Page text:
top of page
Recent Posts

Yes, You Need a Power Meter

If you’re reading this article there’s a good chance you’re a triathlete. If that’s the case, it’s highly probable that you’ve heard of the terms power meter and wattage. What is a power meter? It’s an unnecessary, intimidating, expensive piece of equipment that produces complex data that can only be analyzed by a rocket scientist or an expensive coach using unusual computer software. Not exactly…

What is power?

Power is defined as the rate at which energy is transferred. Essentially, a power meter is a device measuring the force that you’re applying to the pedals. Power meters can be located in the hub of your rear wheel, the cranks of your bicycle or even attached to your pedals. Your power is an expression of work rate and a watt is a measurement of power. One watt is expressed as 1 joule per second. A joule is the measurement of work, equal to about .25 calories. A kilojoule or kj is a product of force and distance. The total kilojoule expenditure at the end of your ride is referred to as work. To understand the concept of power, you simply need to understand the relationship between how hard you work and the rate at which the work is completed. Pretty simple!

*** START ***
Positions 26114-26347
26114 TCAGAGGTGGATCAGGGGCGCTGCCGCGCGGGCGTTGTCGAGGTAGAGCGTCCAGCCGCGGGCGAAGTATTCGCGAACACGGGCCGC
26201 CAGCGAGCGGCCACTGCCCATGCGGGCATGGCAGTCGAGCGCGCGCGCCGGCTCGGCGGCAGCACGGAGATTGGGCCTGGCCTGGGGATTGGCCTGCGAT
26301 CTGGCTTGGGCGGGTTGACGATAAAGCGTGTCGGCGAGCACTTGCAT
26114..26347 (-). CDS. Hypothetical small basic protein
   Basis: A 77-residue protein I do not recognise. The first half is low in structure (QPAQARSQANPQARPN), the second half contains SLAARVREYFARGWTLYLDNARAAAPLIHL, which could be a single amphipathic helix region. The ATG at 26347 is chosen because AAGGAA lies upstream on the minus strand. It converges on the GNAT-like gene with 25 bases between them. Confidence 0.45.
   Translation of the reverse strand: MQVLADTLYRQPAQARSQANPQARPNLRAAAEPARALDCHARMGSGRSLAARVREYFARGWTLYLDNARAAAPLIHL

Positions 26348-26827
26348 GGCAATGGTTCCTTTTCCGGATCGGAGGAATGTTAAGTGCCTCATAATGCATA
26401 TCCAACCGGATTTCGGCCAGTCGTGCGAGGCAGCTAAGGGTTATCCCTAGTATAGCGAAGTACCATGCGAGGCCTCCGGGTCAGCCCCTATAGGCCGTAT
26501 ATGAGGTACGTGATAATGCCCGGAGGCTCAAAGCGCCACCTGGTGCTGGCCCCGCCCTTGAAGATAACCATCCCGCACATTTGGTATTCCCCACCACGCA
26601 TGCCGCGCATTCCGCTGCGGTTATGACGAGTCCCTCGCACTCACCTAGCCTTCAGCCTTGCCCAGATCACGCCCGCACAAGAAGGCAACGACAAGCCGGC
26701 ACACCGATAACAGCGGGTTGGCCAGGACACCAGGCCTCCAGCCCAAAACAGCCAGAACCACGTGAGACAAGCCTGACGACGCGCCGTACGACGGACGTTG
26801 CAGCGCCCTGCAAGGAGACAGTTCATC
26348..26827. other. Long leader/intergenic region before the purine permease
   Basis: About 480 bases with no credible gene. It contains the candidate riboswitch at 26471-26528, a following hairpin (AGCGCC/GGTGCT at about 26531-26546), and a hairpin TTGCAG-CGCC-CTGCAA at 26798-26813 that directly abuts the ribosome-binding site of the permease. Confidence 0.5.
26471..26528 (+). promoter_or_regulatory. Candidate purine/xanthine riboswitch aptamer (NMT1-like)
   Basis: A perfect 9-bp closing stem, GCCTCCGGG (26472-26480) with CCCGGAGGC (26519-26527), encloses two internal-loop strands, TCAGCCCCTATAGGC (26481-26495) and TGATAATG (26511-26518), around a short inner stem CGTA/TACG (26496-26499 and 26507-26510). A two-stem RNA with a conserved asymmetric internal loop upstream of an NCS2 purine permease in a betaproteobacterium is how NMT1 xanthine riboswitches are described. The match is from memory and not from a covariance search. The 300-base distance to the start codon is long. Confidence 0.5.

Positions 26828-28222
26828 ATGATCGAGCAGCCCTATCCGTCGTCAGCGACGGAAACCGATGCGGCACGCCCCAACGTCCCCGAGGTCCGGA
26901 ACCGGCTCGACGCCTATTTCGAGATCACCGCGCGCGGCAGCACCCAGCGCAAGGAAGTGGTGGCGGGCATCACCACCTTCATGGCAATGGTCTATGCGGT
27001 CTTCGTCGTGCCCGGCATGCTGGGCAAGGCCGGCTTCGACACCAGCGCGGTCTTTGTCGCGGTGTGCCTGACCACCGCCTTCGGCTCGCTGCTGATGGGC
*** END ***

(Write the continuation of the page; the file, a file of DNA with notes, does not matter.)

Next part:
OK, I think I’m going to buy a power meter. How do I use it?

If you can use a Garmin, you can easily use a power meter. Read the operating instructions carefully and inquire with your bike shop, coach or training partners as to how to install and calibrate your power meter. Most of the power meters on the market have informative how-to YouTube channels. It is essential to calibrate your power meter before every session to ensure accurate power measurement. Once your PM is calibrated with your head unit (Garmin, Polar, etc) you’re ready to ride. For the first couple of rides just get to know the numbers and observe how they change as your effort fluctuates. Glance down and compare your rate of perceived exertion (RPE) and heart rate (HR) with the wattage you’re seeing on your head unit. You may also want to adjust the data fields on your head unit/Garmin to display the metrics of your choice.